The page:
“We were very lucky in that regard,” he said.

Delawareans’ ongoing preference to parlay cards continued to pay off, as well, Mr. Kirk said. Where single-game bets require just one team to come through, the only way to win a parlay is to correctly pick at least three outcomes, albeit at higher payoffs if successful.

Since their inception in 2009, the state has always marketed parlay cards as a more recreational experience, Mr. Kirk said, “and people got used to it.

“It was promoted more of a fun, casual venture to have fun with, not something that’s seen as making an investment (in an attempt to make serious money).”

The final parlay card to this season includes propositions such as:

  • Coin toss heads or tails.
  • • Team with the shortest made field goal in the game.
  •  First team to commit an accepted penalty
  • Team with last possession of the game
  • Passing yards by Mr. Mahomes, even or odd number.
  • Passing yards by Mr. Brady, even or odd number.
  • Total points by Chiefs, even or odd number.
  • Total points by Buccaneers, even or odd number.

Going 3-for-3 on selections would earn $6.50 for every dollar bet. Payoffs increase from there, topped by 10-for-10 earning $800 per dollar. Minimum wagers are $2.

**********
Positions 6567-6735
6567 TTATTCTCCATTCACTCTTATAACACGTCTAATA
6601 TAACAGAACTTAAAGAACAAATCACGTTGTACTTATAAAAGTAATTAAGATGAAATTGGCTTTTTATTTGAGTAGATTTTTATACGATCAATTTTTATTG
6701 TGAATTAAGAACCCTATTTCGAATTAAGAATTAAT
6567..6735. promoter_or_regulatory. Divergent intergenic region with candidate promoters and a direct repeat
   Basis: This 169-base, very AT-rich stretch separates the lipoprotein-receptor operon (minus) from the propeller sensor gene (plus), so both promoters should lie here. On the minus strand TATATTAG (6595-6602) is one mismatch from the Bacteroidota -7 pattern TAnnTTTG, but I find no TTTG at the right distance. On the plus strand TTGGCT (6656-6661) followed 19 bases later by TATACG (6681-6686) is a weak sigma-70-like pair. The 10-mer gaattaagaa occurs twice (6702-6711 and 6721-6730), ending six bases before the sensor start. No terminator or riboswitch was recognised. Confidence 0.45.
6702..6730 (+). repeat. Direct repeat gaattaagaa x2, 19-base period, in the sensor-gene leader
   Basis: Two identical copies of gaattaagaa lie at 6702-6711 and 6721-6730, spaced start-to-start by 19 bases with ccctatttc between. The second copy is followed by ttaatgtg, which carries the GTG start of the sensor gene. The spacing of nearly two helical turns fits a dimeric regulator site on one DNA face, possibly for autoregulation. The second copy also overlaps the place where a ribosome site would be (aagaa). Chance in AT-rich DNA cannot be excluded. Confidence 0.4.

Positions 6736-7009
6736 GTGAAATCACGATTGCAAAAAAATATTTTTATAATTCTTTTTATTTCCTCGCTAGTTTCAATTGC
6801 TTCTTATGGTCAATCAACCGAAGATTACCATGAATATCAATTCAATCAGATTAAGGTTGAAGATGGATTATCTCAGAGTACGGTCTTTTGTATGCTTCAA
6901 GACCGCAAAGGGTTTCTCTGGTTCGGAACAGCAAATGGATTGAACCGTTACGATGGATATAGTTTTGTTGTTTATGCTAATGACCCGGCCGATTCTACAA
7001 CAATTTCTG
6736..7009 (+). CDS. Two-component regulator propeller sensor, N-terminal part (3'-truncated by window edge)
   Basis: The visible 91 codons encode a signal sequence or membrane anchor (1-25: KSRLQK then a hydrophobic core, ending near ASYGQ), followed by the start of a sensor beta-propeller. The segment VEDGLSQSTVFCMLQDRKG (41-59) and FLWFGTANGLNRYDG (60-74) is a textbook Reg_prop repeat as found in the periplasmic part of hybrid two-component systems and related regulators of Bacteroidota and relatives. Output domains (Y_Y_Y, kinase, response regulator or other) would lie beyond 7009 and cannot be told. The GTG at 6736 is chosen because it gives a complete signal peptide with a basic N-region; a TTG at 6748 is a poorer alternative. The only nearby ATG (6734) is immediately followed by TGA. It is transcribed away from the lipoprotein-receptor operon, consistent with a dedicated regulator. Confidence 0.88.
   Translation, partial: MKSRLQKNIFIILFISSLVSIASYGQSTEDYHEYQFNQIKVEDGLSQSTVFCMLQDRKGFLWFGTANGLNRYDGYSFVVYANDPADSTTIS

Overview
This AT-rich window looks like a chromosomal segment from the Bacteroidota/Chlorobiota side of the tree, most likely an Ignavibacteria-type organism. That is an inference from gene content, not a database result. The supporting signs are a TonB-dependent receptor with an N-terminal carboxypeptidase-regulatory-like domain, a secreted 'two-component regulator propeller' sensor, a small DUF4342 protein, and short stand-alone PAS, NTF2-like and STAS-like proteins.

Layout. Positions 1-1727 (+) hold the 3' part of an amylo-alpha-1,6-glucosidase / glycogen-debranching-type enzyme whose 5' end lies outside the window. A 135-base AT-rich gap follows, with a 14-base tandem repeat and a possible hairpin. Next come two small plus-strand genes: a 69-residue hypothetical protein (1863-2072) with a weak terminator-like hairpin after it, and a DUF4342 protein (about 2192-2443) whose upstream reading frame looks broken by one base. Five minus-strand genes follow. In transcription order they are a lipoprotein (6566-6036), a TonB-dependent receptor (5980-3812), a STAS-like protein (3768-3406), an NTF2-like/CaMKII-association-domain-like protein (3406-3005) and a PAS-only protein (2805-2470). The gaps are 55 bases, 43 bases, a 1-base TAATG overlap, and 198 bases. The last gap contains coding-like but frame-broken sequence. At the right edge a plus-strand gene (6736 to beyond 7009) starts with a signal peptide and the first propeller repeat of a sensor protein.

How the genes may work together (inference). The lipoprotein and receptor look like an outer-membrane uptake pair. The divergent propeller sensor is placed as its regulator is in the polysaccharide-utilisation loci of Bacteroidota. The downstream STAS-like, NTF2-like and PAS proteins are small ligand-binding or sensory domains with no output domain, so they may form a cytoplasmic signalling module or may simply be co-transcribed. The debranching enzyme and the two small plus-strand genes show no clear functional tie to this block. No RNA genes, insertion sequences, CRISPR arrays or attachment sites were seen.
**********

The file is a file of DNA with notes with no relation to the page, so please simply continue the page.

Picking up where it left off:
At Cheswold News & Tobacco, a steady stream of would-be bettors entered the doors last week for the final parlay card of the gridiron season.

“They’re taking cards, and I’m sure they’re going to make some interesting bets,” owner Dave Hollen said. “If it’s football season, (then) people are going to come in and play. We’re probably up in parlays compared to last year.

“It may have been a bit slower to start the season due to coronavirus, but once people got used to the hours, the distancing, the masks, it was pretty much the same it’s always been.”

At Mike’s Food Market in Milford, however, owner Mike Patel wasn’t feeling so fortunate.

“The parlays have been down during the coronavirus. Maybe people don’t have a lot of money,” he said. “(It’s not as exciting), but there’s nothing we can do about it.”

There are still single bets available today at Dover Downs Hotel & Casino, Harrington Casino & Raceway and Delaware Park sportsbooks, starting with the spread that listed the Chiefs as a three-point favorite.

Patrons place their wagers at Dover Downs on Friday.

Money to Delaware

The First State’s General Fund has received approximately $13 million from all sports wagering (football, baseball, basketball, etc.) from July 1, 2020, to Jan. 31, 2021.

Pro football futures wagering dropped from approximately $327,000 out of $67.7 million overall last year to $217,600 out of $66.1 million this year, Mr. Kirk said.